Surrender Your Sons by Adam Sass

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Surrender Your Sons by Adam Sass

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Connor Major’s summer break is turning into a nightmare.

His SAT scores bombed, the old man he delivers meals to died, and when he came out to his religious zealot mother, she had him kidnapped and shipped off to a secluded island. His final destination: Nightlight Ministries, a conversion therapy camp that will be his new home until he “changes.”

But Connor’s troubles are only beginning. At Nightlight, everyone has something to hide from the campers to the “converted” staff and cagey camp director, and it quickly becomes clear that no one is safe. Connor plans to escape and bring the other kidnapped teens with him. But first, he’s exposing the camp’s horrible truths for what they are— and taking this place down.

DISCLAIMER: I received an eARC from the publisher via NetGalley in exchange for an honest review.



Before you begin, it’s important to know this story centers queer kids in the midst of conversion therapy.

That’s not to say you shouldn’t read it. In fact, I’d sure as hell recommend reading something like this from an OwnVoices author like Adam Sass as opposed to an allocishet creator, because this way, you get to center the queer voices first and foremost.

But the point remains that this is a tough story in some ways. An angry one, really. Connor Major, who just wants to be loved and accepted for who he is, has to face the reality that his mother shipped him off to conversion therapy because she can’t accept it. Worse still, he has to face the pain intentionally inflicted not only on him, but the other queer kids trapped in the Nightlight Ministries camp. This isn’t some cheery coming of age experience.

It’s bitter and dark and asks teens, even children, to make impossible choices just to survive.

I’m certainly glad I read it when I was ready; this would have made for a tough read if my mental health hadn’t been in a relatively steady place.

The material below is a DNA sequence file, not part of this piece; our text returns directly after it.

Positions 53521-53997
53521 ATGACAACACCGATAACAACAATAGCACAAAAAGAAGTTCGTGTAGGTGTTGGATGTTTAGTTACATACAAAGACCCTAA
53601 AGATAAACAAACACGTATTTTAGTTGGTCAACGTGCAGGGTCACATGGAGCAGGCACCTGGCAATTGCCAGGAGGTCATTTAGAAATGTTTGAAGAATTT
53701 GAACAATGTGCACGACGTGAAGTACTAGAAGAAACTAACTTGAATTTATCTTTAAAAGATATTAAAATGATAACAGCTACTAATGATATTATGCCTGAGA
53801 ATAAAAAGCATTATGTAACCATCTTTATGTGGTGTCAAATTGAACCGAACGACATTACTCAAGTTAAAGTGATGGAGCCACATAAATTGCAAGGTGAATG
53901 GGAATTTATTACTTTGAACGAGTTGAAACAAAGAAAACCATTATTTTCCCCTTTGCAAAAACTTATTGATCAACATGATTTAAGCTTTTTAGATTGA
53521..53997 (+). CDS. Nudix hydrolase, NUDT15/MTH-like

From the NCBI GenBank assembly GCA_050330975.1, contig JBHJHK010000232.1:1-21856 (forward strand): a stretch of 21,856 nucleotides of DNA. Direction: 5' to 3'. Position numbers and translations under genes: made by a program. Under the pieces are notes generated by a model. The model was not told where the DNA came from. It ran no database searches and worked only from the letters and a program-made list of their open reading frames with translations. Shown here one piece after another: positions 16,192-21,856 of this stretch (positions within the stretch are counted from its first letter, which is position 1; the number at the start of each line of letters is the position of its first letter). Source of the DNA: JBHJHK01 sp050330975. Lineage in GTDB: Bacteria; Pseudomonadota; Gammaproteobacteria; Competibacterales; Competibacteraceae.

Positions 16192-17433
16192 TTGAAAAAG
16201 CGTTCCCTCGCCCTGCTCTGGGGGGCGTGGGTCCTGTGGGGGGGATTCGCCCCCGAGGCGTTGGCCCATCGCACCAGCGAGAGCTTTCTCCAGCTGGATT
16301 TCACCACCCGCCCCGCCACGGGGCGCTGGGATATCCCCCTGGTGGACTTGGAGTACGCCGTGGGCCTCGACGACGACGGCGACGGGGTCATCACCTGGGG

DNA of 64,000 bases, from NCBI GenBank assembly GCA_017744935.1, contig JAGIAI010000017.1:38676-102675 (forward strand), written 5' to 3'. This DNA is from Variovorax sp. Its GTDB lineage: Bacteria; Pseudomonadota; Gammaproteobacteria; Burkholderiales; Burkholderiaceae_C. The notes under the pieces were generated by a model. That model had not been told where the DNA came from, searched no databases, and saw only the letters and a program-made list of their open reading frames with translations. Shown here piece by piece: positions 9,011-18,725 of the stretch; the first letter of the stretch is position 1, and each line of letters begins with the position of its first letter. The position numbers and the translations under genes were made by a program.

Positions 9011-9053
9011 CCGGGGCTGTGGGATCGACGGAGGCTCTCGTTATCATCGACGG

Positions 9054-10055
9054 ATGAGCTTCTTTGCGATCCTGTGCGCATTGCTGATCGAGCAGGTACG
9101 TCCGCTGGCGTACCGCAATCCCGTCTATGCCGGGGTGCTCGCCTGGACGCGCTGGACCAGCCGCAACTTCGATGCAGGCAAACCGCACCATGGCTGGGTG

And yet, despite all the gloom, this isn’t solely a tragedy.

In fact, this is what I admire the most about Surrender Your Sons: despite the danger and the cruelty, we have main characters who refuse to back down. When the adults in their lives hurt them instead of protect them, they take it upon themselves to change their world. Even better yet, they do it together. There is no gatekeeping, and there are no questions of “queer enough.”

There’s only a group of campers who know they deserve better than violence and control held over their heads, and they’re going to end this together.

Really, it’s an incredibly hopeful note to include in a book with such dark and upsetting elements. By working together, by listening to one another and trusting your community, there’s hope for change, for something better on the other side.

And at the end of the day? I’m such a sucker for hopeful endings. If characters can go through their own personal hell and still come out the other side looking forward the future, I get all mushy inside. What can I say? I’m just a simple sap with simple needs.

What Surrender Your Sons needed, though, was a tighter plot structure.

This is supposed to be a thriller, but at times, I found Surrender Your Sons to be almost painfully slow, even over-focused on exposition. Nearly the first third of the book felt as if it took far too long to take off and introduce the mystery elements that support the thriller elements, and sometimes, later portions of the book slid quietly back into that feeling, though not as frequently as in the beginning.

Additionally, I sometimes felt that the major plot points detracted from Connor’s struggles. Granted, Surrender Your Sons examines cycles of violence and retribution, so it’s not all about Connor by any means. It looks into the ways violence is perpetuated against vulnerable queer folks now and then, here and elsewhere, and it adds a necessary depth to the book. But there are times when I felt that it didn’t focus enough on the here and now of Nightlight Ministries, instead pushing too far into a past that held only partial bearing on the present.

Overall, though, this is an angry queer thriller worth a go.

Different readers are going to get different mileage out of Surrender Your Sons. Such is the truth of most books, but it’s especially important here. There will be readers with a great deal in common with Connor, and others who feel for him without having experienced similar obstacles. For some folks, this may be an exceptionally triggering book, and for others, maybe not.

But the potential variety of experience, the intrinsically queer perspective, and the pulsing, persistent hope for a better future make Surrender Your Sons worth reading. It releases on September 15th, only a few days from now, and when you’re ready, I recommend joining Connor on his journey toward loving and protecting himself and other queer kids like him.


CW: homophobia, transphobia, domestic abuse, gaslighting, child abuse, violence (including gun violence), sex scene, loss of a loved one, racism, suicide, alcoholism, underage drinking, smoking, gambling

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